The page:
I. Plaintiffs' As-Applied Challenge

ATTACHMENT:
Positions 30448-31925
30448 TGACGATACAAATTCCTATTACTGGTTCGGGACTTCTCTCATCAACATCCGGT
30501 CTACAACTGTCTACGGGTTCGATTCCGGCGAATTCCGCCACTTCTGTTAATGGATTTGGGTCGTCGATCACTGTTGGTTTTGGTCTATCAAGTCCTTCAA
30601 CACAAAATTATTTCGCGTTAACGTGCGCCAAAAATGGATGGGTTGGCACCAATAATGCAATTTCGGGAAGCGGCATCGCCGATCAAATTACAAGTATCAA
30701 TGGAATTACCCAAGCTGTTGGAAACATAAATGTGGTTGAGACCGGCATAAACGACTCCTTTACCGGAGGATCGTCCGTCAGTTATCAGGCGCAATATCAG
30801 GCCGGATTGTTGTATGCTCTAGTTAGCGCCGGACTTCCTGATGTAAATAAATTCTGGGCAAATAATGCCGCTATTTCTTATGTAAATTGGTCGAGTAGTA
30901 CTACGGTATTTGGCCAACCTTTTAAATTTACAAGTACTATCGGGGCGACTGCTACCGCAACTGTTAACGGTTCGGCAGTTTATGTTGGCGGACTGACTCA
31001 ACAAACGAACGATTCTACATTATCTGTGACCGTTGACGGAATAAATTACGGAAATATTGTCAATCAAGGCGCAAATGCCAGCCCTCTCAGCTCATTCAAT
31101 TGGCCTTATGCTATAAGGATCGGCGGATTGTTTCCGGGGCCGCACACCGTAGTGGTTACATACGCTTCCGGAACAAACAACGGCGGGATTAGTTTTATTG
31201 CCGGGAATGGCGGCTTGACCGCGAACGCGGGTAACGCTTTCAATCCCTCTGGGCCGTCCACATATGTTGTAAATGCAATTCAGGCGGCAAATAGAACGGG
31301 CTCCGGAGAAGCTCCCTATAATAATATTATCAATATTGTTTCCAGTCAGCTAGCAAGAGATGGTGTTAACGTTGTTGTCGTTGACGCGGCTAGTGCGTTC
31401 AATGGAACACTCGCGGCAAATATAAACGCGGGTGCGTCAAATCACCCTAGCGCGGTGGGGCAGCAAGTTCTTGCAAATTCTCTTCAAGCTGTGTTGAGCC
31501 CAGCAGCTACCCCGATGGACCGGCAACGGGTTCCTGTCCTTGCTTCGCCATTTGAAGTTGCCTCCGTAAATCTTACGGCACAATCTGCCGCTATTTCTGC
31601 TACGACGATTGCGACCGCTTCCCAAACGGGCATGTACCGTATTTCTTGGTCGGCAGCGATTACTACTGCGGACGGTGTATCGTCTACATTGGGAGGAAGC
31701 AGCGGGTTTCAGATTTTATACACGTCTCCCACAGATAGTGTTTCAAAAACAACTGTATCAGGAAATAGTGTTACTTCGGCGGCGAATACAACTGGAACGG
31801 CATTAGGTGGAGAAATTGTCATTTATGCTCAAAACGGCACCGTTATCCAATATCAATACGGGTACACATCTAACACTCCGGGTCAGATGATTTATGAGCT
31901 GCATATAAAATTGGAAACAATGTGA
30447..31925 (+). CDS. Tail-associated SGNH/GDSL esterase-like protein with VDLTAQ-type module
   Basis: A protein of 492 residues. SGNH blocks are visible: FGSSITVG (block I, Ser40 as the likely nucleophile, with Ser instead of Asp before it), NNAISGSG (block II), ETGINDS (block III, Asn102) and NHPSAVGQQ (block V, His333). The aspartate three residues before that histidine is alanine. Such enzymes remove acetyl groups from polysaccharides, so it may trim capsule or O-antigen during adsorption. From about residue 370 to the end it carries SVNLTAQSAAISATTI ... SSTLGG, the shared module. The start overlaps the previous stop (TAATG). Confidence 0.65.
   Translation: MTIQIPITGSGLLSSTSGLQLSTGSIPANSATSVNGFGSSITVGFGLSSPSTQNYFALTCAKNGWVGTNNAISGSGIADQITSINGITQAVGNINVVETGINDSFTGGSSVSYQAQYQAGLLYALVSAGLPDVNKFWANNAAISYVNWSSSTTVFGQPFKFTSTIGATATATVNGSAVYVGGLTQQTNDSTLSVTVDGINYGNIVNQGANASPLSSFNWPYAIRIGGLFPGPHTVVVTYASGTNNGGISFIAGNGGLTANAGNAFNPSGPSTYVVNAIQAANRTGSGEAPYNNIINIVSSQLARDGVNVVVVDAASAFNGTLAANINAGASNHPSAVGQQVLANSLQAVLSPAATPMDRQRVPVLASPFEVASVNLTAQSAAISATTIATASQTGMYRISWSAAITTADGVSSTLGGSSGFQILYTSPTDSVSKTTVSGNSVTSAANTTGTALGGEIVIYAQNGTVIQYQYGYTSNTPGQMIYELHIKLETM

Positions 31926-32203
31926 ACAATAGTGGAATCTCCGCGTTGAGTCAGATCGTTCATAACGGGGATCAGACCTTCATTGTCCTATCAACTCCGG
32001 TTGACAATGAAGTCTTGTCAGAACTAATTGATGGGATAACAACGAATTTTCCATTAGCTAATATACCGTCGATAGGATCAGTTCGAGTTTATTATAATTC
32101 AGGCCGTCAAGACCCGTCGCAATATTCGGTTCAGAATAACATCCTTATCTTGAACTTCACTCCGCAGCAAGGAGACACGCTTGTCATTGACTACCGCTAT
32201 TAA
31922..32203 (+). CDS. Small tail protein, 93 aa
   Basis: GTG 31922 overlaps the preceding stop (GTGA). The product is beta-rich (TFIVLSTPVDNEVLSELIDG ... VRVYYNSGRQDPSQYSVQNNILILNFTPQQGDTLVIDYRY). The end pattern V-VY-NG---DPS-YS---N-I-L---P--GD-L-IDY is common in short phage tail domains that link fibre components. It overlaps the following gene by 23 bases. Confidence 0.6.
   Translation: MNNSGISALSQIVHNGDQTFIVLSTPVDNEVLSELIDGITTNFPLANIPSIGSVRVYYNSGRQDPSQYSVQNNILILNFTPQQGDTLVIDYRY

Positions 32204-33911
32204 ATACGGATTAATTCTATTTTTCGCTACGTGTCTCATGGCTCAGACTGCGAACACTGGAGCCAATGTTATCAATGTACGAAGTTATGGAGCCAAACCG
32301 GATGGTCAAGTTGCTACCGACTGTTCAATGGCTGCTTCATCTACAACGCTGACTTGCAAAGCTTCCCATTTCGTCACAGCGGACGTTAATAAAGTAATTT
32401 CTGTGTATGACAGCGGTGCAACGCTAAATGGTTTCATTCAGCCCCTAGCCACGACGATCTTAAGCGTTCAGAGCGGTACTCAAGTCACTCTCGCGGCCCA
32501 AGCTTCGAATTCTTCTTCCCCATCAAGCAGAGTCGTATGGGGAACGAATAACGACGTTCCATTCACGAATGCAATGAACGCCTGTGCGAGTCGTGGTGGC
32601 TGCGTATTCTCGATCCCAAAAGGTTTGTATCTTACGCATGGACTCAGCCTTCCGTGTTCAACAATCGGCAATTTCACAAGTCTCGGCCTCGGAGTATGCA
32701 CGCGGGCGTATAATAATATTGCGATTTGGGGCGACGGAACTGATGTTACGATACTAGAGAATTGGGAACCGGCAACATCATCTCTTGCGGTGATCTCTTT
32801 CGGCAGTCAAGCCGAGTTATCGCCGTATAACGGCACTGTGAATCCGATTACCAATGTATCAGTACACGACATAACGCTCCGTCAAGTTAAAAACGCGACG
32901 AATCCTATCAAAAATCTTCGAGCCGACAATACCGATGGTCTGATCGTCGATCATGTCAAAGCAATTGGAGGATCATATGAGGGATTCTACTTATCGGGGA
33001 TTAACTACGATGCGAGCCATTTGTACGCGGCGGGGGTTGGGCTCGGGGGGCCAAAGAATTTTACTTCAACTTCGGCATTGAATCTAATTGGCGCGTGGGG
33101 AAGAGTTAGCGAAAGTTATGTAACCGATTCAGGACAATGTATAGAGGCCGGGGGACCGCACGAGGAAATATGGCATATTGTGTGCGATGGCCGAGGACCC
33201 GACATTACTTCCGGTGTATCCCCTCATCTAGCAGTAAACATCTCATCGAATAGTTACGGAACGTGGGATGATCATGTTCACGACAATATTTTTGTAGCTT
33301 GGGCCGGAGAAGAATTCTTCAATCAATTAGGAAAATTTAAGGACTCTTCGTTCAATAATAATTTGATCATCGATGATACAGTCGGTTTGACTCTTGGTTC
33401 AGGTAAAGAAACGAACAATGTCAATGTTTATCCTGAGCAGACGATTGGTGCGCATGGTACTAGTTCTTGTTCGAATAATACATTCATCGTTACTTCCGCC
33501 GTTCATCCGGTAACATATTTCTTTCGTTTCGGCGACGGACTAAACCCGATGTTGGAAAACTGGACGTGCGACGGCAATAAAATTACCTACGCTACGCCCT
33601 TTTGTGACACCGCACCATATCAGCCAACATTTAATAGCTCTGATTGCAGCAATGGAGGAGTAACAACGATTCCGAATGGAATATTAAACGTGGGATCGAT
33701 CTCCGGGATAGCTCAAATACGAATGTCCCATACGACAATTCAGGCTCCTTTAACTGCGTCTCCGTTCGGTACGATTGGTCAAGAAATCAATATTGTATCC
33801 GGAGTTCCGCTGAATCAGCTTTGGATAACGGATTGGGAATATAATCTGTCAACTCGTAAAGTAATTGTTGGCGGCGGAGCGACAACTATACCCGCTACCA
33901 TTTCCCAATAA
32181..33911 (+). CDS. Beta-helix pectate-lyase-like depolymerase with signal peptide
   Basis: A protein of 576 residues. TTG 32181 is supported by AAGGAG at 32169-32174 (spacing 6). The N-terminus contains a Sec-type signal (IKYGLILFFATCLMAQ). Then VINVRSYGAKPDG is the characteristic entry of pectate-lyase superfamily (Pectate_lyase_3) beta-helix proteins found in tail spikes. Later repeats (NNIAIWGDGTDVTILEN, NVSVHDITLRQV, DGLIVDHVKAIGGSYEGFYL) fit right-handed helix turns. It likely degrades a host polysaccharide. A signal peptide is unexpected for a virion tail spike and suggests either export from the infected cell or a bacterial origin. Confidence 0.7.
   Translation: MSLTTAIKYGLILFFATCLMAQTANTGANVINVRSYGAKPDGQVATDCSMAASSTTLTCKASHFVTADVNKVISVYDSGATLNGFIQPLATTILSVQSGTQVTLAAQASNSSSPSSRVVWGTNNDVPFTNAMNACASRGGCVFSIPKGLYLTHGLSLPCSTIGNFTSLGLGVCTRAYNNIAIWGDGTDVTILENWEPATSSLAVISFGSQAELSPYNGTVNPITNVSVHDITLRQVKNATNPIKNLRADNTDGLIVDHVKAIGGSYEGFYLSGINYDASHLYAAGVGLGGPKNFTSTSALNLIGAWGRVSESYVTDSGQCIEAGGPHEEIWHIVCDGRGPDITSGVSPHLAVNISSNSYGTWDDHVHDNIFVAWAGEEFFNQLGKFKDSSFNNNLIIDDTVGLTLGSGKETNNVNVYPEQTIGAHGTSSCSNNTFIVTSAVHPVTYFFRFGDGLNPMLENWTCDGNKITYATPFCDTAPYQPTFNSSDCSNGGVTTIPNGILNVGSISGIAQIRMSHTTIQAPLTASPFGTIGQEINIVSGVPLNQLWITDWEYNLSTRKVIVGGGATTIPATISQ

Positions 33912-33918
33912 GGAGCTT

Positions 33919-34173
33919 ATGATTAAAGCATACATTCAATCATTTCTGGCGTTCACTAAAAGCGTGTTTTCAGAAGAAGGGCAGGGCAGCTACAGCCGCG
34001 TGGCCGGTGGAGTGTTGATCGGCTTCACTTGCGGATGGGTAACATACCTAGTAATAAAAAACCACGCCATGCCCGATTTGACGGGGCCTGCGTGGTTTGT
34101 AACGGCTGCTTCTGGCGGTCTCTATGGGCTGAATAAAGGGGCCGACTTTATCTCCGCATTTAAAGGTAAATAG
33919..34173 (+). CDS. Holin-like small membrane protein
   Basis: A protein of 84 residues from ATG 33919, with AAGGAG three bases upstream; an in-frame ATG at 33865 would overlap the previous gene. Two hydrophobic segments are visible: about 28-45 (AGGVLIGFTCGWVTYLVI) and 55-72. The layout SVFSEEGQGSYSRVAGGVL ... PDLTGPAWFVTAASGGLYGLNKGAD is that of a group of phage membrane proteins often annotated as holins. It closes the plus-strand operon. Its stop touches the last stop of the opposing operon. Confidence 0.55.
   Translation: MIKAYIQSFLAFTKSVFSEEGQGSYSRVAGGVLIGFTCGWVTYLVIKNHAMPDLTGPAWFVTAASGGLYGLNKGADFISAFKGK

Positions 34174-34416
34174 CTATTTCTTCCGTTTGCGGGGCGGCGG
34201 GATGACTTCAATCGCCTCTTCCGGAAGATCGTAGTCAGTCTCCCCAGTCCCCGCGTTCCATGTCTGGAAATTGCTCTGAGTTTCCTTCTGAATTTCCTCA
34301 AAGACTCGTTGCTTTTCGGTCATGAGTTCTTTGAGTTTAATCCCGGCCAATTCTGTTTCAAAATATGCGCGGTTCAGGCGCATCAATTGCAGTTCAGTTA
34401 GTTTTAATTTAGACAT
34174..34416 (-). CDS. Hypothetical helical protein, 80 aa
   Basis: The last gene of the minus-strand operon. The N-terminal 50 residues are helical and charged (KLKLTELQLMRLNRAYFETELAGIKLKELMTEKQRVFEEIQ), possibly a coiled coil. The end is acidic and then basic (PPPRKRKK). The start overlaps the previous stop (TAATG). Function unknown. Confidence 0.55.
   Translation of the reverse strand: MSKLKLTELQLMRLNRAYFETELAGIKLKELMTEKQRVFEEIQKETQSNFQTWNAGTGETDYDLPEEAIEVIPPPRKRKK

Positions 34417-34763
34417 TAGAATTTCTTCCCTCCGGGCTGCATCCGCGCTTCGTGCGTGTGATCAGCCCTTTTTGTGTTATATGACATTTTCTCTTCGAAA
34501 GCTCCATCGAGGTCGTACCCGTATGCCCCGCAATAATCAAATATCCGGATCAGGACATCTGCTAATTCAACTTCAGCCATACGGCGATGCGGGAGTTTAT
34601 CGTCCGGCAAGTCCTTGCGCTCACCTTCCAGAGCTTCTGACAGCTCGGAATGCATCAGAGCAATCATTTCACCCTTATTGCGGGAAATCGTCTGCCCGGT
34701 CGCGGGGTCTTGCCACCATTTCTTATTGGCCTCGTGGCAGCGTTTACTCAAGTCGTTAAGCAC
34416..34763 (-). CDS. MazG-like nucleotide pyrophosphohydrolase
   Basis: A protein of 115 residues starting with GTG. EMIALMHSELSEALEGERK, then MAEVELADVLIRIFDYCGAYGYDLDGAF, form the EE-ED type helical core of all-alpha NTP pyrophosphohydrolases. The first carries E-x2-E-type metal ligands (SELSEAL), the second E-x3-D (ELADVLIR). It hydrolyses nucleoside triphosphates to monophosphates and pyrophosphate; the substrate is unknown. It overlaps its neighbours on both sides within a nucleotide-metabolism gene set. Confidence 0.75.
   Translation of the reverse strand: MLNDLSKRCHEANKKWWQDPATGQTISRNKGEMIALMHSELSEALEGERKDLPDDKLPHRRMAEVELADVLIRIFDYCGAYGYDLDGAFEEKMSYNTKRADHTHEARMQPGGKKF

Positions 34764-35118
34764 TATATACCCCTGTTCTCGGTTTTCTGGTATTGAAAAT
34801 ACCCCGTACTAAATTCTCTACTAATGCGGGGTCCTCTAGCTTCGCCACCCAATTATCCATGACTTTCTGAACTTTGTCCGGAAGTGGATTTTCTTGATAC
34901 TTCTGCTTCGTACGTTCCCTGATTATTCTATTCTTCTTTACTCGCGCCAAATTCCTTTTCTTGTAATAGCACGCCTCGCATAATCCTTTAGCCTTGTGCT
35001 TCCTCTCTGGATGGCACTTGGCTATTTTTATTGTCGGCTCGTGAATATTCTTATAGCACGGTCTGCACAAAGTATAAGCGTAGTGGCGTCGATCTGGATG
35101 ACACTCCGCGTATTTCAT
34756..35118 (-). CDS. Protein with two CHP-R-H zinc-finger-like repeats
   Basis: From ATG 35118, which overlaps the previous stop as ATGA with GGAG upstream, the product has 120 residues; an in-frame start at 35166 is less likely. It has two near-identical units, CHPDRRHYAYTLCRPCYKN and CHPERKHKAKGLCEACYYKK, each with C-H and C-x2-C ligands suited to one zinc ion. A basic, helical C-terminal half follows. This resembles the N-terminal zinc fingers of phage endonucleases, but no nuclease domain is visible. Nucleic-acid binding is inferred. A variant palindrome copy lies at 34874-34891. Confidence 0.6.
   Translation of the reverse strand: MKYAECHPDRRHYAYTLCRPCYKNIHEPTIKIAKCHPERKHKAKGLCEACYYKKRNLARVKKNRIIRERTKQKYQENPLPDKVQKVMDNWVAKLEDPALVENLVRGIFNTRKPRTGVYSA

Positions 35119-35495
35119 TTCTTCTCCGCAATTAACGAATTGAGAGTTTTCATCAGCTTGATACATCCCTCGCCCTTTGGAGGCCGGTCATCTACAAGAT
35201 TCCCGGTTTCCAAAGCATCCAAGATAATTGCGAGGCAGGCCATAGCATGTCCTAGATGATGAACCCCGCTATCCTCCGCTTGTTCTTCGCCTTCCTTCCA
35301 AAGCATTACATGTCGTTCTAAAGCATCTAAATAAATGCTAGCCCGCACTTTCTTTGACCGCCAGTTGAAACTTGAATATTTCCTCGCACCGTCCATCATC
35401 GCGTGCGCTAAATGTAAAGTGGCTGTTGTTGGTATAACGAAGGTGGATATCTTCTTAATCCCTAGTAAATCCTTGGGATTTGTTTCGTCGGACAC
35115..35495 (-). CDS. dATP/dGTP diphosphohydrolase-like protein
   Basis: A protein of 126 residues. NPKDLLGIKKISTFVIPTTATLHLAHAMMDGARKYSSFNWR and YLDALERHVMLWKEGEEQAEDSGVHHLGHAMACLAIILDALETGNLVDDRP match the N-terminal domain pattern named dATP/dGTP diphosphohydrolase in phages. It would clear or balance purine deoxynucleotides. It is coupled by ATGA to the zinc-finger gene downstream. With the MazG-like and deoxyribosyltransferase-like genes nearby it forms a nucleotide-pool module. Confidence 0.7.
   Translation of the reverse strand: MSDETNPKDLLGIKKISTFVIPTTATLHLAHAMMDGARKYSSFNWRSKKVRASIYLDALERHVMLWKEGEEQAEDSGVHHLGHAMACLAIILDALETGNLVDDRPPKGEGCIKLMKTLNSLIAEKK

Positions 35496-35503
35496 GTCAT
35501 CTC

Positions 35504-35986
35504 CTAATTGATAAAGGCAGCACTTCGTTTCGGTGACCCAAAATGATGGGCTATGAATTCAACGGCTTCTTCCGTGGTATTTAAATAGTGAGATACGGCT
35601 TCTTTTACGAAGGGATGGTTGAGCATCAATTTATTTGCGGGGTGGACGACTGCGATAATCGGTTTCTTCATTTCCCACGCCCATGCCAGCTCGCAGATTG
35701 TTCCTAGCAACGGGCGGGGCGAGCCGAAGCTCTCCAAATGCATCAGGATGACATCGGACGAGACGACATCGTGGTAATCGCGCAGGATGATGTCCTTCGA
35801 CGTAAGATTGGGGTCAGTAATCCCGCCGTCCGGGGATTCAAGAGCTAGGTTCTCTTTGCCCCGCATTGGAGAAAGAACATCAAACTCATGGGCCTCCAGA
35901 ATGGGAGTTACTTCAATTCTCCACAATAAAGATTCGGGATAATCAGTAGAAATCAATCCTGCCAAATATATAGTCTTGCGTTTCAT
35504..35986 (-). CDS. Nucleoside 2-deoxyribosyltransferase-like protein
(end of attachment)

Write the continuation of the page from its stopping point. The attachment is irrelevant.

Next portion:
This lawsuit involves an as-applied constitutional challenge to the ESA's take provision.7 See, e.g., Complaint, P9 ("Plaintiffs seek a declaration that, as-applied to the six listed endangered cave invertebrates living on or in close proximity to Plaintiffs' property, the 'take' provision of the ESA, 16 U.S.C. § 1538(a)(1)(B), is unconstitutional."); see also Defendants' Summary Judgment Motion, at 1-2 (seeking ruling that "Defendants' application of Section 1568(1)(a)(B) of the Endangered Species Act in this case is constitutional."). As plaintiffs repeatedly make clear, they are not raising a facial constitutional challenge in this lawsuit.8 See, e.g., Plaintiffs' Response [32 ELR 20105] [# 39], at 18 ("This is not a facial challenge to the take provision; thus the constitutionality of Congress' act is not at issue. . . . This case is not a facial challenge to the take provision, much less to the ESA as a whole.").9